4

I have the following type which I use as a message contract in WCF:

[MessageContract(IsWrapped = true, 
                 WrapperNamespace = "http://example.com/services", 
                 WrapperName = "EchoRequest")]
public class EchoRequest
{
    public EchoRequest() { }
    public EchoRequest(String value)
    {
        Value = value;
    }

    [MessageBodyMember(Name = "Value", 
                       Namespace = "http://example.com/services", 
                       Order = 0)]
    public String Value { get; set; }
}

When I generate a proxy to this type using svcutil.exe, I get a client which is able to communicate to a service which hosts it, with the XML namespaces on the elements correct according to the Message Contract attributes.

When I use Message.CreateMessage(...) on an instance of it, the namespaces revert to the default (http://schemas.datacontract.org/2004/07/...). When I use an instance of DataContractSerializer, the same thing happens. I try to pass a namespace to the DataContractSerializer constructor, and only the wrapper gets included in the namespace:

var requestMessage = new EchoRequest("hello, world!");
var serializer = new DataContractSerializer(typeof(EchoRequest), 
                                            "EchoRequest", 
                                            "http://example.com/services");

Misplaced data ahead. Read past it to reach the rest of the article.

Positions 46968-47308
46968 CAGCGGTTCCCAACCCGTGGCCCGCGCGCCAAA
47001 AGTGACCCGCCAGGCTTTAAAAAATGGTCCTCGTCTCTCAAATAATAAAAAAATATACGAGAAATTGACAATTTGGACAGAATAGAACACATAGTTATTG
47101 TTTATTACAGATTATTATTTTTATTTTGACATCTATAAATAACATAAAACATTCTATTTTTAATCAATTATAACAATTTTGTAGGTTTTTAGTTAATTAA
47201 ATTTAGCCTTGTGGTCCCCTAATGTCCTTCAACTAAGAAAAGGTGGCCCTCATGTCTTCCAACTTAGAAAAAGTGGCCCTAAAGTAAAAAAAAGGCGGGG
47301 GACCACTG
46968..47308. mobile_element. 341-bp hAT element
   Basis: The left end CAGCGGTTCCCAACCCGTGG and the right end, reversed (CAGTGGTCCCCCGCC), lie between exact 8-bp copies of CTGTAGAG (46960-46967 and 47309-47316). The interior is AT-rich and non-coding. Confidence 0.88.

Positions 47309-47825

var stream = new MemoryStream();
serializer.WriteObject(stream, requestMessage);
var data = Encoding.UTF8.GetString(stream.ToArray());

At this, "data" is:

<EchoRequest xmlns="http://example.com/services"
             xmlns:a="http://schemas.datacontract.org/2004/07/TestClient"
             xmlns:i="http://www.w3.org/2001/XMLSchema-instance">
    <a:Value>hello, world!</a:Value>
</EchoRequest>

Why does the DataContractSerializer appear to ignore the MessageContract attributes? How does svcutil get this work?

  • 1
    Thank you for asking this! I just ran into this exact problem and found your question almost immediately. – shambulator Jul 30 '12 at 17:00
5

It's because message contracts are not data contracts, data contracts use different attributes to mark their classes. Try using a typed message converter;

EchoRequest echoRequest = new EchoRequest{ value = "Hello" };

TypedMessageConverter echoMessageConverter = TypedMessageConverter.Create(
                 typeof(echoRequest),
                 "YourActionNameHere",
                 "http://example.com/services");
Message request = echoMessageConverter.ToMessage(
    echoRequest,MessageVersion.Soap11);

You'll then have a message all ready to go and can pull the request body out if you need to.

  • Yes, this is it! Books and docs appear quite fragmented on how to handle message contracts, and this is the first I've come across TypedMessageConverter. Thanks! – codekaizen Jul 16 '09 at 15:09
  • 1
    If the members of your message contracts use XmlSerialization attributes instead of DataContract ones (they could be generated from WSDL/XSD which the DataContractSerializer can't represent), use the overload of TypedMessageConverter.Create which accepts an XmlSerializerFormatAttribute, to instruct it to use XmlSerialization instead. – shambulator Jul 31 '12 at 8:54
  • Isnt it easier to make a surrogate class using type of EchoRequest. you can name this class again as EchoRequest and define it as MessageContract in the original one above can be datacontract. It is double definition but it works for me fine. – batmaci Apr 11 '14 at 15:53

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